As a result Burnett’s account is most significant for radical thought in Scotland not for what it contains, but for that which it appears to seek to prevent. He uses his political theory on the use of history, outlined above, explicitly to seek to prevent the development of a radical Gaelic perspective on the past history of the Gàidhealtachd, and to prevent the emergence of a radical indigenous political voice in the present.
By taking a stand against the writing of Dòmhnallach and MacLeòid, Burnett thus stands at – and in the way of – a potentially transformative moment in the self-understanding of Gaels; a moment in which the ‘detritus’ created by the past – and by all-too-common scholarly and popular representations of the Gaels’ past – may be reforming into a distinct set of ideas for political action which, as in other indigenous contexts, can be understood as a distinctive ‘native philosophy’ of resistance rooted in traditional practice and belief. (Cordova 2007. Stewart Harawira 2005)
Burnett, for ideological reasons, opposes this transformative moment because he fears that any distinctive forms of Gael self-understanding and development would be “damaging and debilitating” to his vision of a future socialist Scotland and should, therefore, be considered subservient to and discarded in favour of a pan-Scottish left political identity and movement.
The body of his article on Bella Caledonia articulates the historical evidence that Burnett believes justifies the agenda of the Scottish left as the proper basis for political radicalism in Scotland today. The validity of his overall praxis depends on the strength and integrity of this historical argument. He has made his ideological position for contemporary political action dependent on his historical “Highland case-notes”, and his ideology requires that these ‘case-notes’ actually show what he claims they do, namely:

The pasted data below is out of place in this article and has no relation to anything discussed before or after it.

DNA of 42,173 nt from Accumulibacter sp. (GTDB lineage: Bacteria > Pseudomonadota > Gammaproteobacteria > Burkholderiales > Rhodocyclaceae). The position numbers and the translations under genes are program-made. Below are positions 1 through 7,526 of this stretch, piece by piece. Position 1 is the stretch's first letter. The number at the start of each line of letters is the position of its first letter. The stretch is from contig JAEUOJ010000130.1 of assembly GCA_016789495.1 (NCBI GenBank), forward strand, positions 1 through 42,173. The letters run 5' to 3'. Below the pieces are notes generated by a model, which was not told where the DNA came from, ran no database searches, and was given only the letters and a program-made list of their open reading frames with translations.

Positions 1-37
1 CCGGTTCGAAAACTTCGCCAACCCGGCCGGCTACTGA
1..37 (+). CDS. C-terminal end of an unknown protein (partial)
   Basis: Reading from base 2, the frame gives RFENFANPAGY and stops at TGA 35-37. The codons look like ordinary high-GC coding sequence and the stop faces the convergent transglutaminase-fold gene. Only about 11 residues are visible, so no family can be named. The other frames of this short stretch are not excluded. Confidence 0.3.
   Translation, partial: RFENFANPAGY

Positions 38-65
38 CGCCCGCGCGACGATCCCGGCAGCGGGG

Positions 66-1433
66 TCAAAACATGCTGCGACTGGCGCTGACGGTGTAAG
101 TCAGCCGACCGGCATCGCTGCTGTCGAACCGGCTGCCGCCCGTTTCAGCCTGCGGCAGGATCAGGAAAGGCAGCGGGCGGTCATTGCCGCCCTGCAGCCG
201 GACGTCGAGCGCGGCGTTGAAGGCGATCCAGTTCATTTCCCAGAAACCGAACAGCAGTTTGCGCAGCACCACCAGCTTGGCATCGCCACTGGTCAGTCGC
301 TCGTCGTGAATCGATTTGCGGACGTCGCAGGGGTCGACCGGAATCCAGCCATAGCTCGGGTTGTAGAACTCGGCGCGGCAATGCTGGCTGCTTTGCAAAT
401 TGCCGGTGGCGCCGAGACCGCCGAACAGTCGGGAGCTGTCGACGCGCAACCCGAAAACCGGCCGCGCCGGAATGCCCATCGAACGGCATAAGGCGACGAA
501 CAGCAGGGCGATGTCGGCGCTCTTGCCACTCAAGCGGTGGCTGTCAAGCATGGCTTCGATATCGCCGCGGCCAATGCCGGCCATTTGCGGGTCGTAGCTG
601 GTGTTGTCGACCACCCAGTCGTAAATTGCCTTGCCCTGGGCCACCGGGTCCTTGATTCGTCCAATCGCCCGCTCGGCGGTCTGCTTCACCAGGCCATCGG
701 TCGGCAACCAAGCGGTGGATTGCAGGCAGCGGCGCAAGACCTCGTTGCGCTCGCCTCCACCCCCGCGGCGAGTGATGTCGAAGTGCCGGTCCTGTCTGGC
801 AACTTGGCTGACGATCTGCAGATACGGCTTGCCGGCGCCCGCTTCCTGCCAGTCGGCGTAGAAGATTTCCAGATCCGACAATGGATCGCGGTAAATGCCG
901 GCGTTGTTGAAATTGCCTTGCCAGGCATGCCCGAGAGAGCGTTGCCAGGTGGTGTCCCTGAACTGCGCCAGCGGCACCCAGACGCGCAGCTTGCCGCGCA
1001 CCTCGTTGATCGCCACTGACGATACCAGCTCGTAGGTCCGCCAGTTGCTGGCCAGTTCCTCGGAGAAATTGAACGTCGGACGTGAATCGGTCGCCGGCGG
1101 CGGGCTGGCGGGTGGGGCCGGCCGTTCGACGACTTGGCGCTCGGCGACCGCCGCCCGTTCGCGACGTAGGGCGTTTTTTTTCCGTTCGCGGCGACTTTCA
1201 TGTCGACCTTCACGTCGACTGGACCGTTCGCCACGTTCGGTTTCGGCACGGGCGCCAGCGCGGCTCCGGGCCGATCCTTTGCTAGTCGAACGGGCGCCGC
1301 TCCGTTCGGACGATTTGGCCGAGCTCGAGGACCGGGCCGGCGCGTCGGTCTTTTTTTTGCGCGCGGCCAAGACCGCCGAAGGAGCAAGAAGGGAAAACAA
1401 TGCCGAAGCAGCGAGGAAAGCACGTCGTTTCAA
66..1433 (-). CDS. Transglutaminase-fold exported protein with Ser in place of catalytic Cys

- that the history of the clearances is in fact essentially a narrative of the ‘complicity’ of Gaels in the development of landlord hegemony;
- that this narrative of ‘complicity’ has been largely omitted from accounts of the clearances ever since;
- that political opposition to clearances was determined by class interests and other factors, such as Gaelic culture, are irrelevant.
If these three claims hold true then, in Burnett’s view, Dòmhnallach, MacLeòid and others should turn their attention to nurturing the future of an organic left in Scotland using only “shared cultural historical referents and memories”.
However, if a class based analysis does not give a full and accurate portrayal of the political history of the Gàidhealtachd, then Dòmhnallach, MacLeòid and other radical young Gaels are free to develop what John MacInnes has called the “continuing consciousness of a Gaelic cosmos” as a force for political action. MacInnes argues that this consciousness has been a constant feature of Gaelic creativity and, in particular, was at the root of the political poetry of the bards of the land risings in the 19th century. (MacInnes 2006: 378)
Because of the ambition of his argument, and the cosmological consciousness he seeks to close down, Burnett’s three claims require close scrutiny. In the second part of this article I will examine and test each claim in turn.